Skip to main content
SLU publication database (SLUpub)

Conference abstract2003Peer reviewed

Housing-related activity and its effects on physical fitness in rats – implications for animal welfare

Spangenberg, Elin; Dahlborn, Kristina; Essen-Gustavsson, Birgitta; Cvek, Katarina


The standard housing currently used for laboratory rats provides little opportunities for the rats to engage in most forms of physical activity, resulting in sedentary and overweight animals. The question is if other housing systems can offer increased physical activity thus increasing physical fitness and animal welfare. Fortyeight male Sprague Dawley rats (180 g) were randomised into four groups for seven weeks. Sixteen rats were housed in pairs in Makrolon type IV cages (59x38x20 cm) (ST). This system allows only restricted physical activity and social contact with one cage mate. Eight rats were housed individually in small steel cages fitted with running wheels and grid floor (25x33x23 cm) (RW). This system allows physical activity but no social contact. Furthermore, 16 rats were kept in two groups in rebuilt rabbit cages (60x72x51 cm) with a shelf at 30 cm height (RC), and eight rats were housed in a pen (150x210 cm) on the floor furnished with two Makrolon cages turned upside down (PH). These two housing systems allow both physical activity and social contact. Data were statistically analysed with ANOVA on Ranks (SigmaStat for Windows, version 2.03) and are presented as means  SEM (table 1). Physical activity was measured directly in RW-rats. The mean distance run was 5108  1551 m during 24 hours, with a running time of 9717 minutes. Physical fitness of the rats was measured using an inclined plane test where the maximum angle at which the rats could stay on the plane (strength test) and the time, in seconds, that they could stay on the plane (endurance test) were recorded. The RC-rats were the superior group in this test, closely followed by PH-rats. Table 1. Body weight and results from an inclined plane test in rats kept for seven weeks in four different housing systems. Parameter/Housing type Standard Rabbit cage Pen-housed Running wheel Body weight at end of study (g) 48916a 4677a,b 44232a,b 42011b Strength test () 59.70.9a,b 62.50.5a 61.90.8a 55.01.1b Endurance test (seconds) 8211b 1319a 12014a,b 6618b Different superscripts letters (a, b) on the same line indicate significant differences (p<0.05). The extensive running in RW-rats was not reflected as strength or endurance in the inclined plane test. However, this activity did create a lasting difference in body weight compared to the most sedentary group, the ST-rats. The RC- and PH-rats were housed in the environments that allowed the most varying forms of activity, such as jumping, climbing and running. In addition, these housing systems provided the animals with several cage mates. This study confirms earlier findings, which show that rats improve their physical fitness if they, in their home cage, have the opportunity to increase their physical activity with a more diverse activity pattern. We suggest that such housing systems imply increased animal welfare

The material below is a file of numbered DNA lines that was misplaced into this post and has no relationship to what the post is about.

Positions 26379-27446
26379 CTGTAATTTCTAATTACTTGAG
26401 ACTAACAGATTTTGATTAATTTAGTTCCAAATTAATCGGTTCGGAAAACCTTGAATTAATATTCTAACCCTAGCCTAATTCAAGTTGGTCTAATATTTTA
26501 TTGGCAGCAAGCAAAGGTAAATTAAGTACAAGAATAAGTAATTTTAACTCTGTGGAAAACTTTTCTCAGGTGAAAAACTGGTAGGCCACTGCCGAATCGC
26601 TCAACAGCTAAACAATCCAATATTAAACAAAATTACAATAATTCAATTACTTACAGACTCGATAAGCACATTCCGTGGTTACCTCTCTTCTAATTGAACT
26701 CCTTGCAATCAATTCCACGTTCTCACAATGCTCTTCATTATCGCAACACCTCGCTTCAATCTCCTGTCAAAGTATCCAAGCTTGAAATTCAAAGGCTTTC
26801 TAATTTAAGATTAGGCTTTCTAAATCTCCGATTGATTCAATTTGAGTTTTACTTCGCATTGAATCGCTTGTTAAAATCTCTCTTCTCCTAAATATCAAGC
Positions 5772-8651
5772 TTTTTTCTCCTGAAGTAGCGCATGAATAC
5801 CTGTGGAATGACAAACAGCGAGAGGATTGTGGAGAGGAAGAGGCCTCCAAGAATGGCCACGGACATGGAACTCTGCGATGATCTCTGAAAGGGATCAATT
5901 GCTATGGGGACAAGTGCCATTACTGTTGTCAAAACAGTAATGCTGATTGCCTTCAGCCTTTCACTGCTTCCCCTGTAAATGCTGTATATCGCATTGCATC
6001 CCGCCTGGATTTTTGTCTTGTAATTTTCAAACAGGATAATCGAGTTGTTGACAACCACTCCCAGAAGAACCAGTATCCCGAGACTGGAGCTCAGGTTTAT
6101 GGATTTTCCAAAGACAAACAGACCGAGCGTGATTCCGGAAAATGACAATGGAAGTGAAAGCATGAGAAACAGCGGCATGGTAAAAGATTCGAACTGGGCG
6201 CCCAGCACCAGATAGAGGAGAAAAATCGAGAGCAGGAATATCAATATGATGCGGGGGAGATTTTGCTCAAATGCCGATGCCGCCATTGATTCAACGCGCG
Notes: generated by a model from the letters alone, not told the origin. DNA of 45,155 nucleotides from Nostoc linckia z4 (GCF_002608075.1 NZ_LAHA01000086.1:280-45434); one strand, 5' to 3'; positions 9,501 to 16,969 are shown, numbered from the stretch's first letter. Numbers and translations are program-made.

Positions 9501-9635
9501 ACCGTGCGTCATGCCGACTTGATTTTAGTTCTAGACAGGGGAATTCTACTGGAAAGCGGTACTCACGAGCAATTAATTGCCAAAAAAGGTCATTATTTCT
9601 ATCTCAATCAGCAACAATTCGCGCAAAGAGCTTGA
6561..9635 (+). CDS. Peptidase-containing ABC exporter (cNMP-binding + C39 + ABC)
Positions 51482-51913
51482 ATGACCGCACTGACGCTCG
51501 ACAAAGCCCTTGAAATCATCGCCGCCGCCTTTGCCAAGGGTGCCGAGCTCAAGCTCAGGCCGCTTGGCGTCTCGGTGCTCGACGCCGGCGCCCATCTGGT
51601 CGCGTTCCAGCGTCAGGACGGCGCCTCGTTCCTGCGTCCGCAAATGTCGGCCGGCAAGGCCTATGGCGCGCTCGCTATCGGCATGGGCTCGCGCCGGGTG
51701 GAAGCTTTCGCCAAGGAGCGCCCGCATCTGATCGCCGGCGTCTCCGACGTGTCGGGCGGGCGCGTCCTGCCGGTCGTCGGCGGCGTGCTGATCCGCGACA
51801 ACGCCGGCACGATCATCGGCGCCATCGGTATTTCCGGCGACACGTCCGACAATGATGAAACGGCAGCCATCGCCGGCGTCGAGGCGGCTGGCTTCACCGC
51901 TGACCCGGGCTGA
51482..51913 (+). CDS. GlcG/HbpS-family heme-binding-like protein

Published in


The 15th Nordic Symposium of the International Society for Applied Ethology